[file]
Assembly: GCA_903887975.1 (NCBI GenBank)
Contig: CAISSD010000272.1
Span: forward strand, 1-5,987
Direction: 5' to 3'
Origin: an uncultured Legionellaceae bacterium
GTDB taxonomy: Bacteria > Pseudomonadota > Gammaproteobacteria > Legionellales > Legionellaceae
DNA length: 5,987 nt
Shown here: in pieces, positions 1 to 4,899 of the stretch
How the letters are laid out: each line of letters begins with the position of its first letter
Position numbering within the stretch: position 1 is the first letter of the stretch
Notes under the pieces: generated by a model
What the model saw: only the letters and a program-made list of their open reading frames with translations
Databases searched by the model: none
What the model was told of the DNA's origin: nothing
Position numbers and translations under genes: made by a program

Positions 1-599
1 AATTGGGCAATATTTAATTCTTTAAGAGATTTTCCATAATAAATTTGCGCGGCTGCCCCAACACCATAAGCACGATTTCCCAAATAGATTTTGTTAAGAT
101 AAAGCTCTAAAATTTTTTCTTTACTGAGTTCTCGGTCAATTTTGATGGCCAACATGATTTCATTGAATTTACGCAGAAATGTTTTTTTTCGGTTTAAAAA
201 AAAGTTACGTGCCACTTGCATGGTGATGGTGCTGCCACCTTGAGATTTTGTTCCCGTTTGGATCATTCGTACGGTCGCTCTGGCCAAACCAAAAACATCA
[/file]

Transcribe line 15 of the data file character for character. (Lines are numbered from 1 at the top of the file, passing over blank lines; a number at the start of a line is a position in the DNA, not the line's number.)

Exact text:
Position numbers and translations under genes: made by a program